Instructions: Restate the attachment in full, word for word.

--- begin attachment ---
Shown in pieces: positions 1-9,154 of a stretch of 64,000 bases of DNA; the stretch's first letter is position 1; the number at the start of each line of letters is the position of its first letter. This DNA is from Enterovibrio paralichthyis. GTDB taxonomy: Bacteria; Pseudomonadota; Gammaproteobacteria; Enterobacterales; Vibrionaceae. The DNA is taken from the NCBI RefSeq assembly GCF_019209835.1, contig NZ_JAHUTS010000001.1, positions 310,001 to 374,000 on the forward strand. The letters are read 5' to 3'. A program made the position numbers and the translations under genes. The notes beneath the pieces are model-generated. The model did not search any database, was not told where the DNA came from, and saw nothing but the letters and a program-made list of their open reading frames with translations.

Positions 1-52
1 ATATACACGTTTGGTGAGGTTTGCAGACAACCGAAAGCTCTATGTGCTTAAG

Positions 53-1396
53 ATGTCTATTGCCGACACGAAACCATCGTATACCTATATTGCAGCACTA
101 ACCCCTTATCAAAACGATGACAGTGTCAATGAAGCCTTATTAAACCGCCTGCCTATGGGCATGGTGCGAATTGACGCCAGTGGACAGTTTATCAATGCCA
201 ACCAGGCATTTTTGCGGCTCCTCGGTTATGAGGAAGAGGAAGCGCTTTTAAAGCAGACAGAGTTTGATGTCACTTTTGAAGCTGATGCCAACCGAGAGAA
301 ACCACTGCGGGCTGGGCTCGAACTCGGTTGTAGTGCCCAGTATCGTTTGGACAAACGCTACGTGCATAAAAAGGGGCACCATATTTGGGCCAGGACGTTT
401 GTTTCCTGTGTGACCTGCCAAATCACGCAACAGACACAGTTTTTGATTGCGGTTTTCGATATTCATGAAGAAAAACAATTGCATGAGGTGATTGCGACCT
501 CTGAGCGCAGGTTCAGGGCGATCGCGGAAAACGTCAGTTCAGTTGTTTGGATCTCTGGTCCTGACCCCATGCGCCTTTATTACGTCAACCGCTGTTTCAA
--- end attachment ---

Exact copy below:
Shown in pieces: positions 1-9,154 of a stretch of 64,000 bases of DNA; the stretch's first letter is position 1; the number at the start of each line of letters is the position of its first letter. This DNA is from Enterovibrio paralichthyis. GTDB taxonomy: Bacteria; Pseudomonadota; Gammaproteobacteria; Enterobacterales; Vibrionaceae. The DNA is taken from the NCBI RefSeq assembly GCF_019209835.1, contig NZ_JAHUTS010000001.1, positions 310,001 to 374,000 on the forward strand. The letters are read 5' to 3'. A program made the position numbers and the translations under genes. The notes beneath the pieces are model-generated. The model did not search any database, was not told where the DNA came from, and saw nothing but the letters and a program-made list of their open reading frames with translations.

Positions 1-52
1 ATATACACGTTTGGTGAGGTTTGCAGACAACCGAAAGCTCTATGTGCTTAAG

Positions 53-1396
53 ATGTCTATTGCCGACACGAAACCATCGTATACCTATATTGCAGCACTA
101 ACCCCTTATCAAAACGATGACAGTGTCAATGAAGCCTTATTAAACCGCCTGCCTATGGGCATGGTGCGAATTGACGCCAGTGGACAGTTTATCAATGCCA
201 ACCAGGCATTTTTGCGGCTCCTCGGTTATGAGGAAGAGGAAGCGCTTTTAAAGCAGACAGAGTTTGATGTCACTTTTGAAGCTGATGCCAACCGAGAGAA
301 ACCACTGCGGGCTGGGCTCGAACTCGGTTGTAGTGCCCAGTATCGTTTGGACAAACGCTACGTGCATAAAAAGGGGCACCATATTTGGGCCAGGACGTTT
401 GTTTCCTGTGTGACCTGCCAAATCACGCAACAGACACAGTTTTTGATTGCGGTTTTCGATATTCATGAAGAAAAACAATTGCATGAGGTGATTGCGACCT
501 CTGAGCGCAGGTTCAGGGCGATCGCGGAAAACGTCAGTTCAGTTGTTTGGATCTCTGGTCCTGACCCCATGCGCCTTTATTACGTCAACCGCTGTTTCAA